In November our new flag pole was installed at the Kentish Way entrance of Queens Garden, after a long campaign. This replaced an earlier one located nearby, now occupied by the Children’s Playground, which was redeveloped along with several small restaurants in what used to be part of the park. To celebrate this we were able to raise our Green Flag awarded for 2021/2. This was the third year in a row this park was successful. We will soon be aiming for this valued public green space, right in the town centre, to again be recognised in this manner.
Green Flag Award is a national award, a quality mark for parks & green spaces – and is celebrating its 25th anniversary. Its criteria are –
Opposition to the Churchill Quarter development is growing. Buildings will tower over the High Street and Library Gardens, casting a shadow over the latter and altering its peaceful character. We are pleased to be working with Bromley Civic Society, and others in campaigning against this proposed development.
See the before and after photos below to gain an impression of its impact – and how you can make your opinion known.
Following our leafletting campaign in September, it is clear that there is a groundswell of opposition to this development. Many people have written to us expressing their horror at this proposal.
● “That LBB are considering such a proposal is appalling and horrifying in the face of the past 4 years of HUGE opposition from the public, Historic England, residents’ groups, associations, councillors, etc.This vast, ugly and overwhelming development will brutalise the character of our beautiful and historic Town Centre.”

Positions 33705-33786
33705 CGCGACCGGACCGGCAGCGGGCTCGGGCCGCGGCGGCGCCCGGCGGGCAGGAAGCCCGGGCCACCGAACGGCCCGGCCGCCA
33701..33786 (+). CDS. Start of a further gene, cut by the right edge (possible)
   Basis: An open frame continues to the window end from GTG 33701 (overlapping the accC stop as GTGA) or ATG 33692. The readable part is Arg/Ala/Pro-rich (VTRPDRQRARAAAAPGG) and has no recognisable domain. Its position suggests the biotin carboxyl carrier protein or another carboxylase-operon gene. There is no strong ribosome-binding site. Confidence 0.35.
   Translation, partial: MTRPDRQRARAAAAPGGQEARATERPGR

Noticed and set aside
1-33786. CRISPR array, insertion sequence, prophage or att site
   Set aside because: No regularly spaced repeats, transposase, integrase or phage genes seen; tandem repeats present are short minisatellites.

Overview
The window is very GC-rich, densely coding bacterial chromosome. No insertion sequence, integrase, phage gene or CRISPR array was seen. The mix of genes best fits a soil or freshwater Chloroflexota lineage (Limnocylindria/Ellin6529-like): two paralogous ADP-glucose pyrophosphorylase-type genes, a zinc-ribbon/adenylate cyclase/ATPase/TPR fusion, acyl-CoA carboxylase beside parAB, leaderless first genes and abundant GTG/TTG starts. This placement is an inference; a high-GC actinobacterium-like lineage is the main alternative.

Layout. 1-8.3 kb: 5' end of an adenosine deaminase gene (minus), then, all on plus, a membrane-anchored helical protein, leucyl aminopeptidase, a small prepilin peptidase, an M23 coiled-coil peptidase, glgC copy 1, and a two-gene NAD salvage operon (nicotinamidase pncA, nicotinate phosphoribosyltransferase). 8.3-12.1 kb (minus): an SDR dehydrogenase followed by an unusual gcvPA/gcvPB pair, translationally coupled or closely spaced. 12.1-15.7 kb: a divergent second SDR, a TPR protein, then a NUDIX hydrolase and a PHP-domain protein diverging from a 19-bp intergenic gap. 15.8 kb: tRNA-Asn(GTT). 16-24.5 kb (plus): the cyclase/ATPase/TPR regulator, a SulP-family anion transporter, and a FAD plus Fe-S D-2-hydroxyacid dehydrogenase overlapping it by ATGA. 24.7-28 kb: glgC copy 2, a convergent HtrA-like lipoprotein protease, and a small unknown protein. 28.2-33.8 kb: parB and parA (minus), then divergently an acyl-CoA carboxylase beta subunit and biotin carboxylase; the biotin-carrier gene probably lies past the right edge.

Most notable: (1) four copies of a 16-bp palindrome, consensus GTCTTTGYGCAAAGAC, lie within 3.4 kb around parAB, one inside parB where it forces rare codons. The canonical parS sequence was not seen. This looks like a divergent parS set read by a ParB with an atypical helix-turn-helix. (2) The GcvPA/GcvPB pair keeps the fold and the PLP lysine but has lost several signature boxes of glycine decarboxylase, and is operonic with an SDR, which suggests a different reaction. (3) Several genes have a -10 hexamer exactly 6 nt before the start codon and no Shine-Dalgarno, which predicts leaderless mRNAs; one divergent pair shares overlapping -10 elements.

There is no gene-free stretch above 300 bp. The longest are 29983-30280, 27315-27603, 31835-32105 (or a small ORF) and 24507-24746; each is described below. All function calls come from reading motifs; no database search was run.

● “Has infrastructure been considered?
1…Oversubscribed doctors’ surgeries, 2…Oversubscribed schools. 3…Car parking 4…What effect of these vast buildings is it estimated to have on our Victorian sewerage and water systems? 5…Untold detrimental effect on wildlife.”
● “I will be able to see this from our house in Shortlands and it is worrying that it is being proposed again.”
● “This proposal directly flies in the face of the policy against ‘tall buildings’ which is supposed to inform planning in the town centre and be adhered to. The need is for lower rise development.”
● “I would strongly oppose any tower blocks being built as they are unsightly, why not construct buildings no taller than existing ones? Bromley High Street has retained its charm & the park offers peace & tranquillity without having any intrusive tower blocks overlooking it.”
● “Whilst [I] am in favour of modernisation and development done appropriately, I am afraid to say that the proposals fall far short of this. The significant reduction to the green spaces and creation of excessively tall buildings is something I cannot support. If this goes ahead it will only mean a worse quality of life for Bromley residents and a degradation of the existing area.”
● “The plans destroy the current entrance to Library Gardens.”
● “… entirely out of keeping with the historical character of this market town and its surroundings.”
● “All the features that single Bromley out as the fine and lovely market town that it is … would be permanently spoiled by the construction of monolithic tower blocks. The impact on and damage to the environment, the wildlife and the Conservation Area would be irreparable.”
● “There are neither the amenities nor the infrastructure to support a high-density population that would result from these tower blocks.”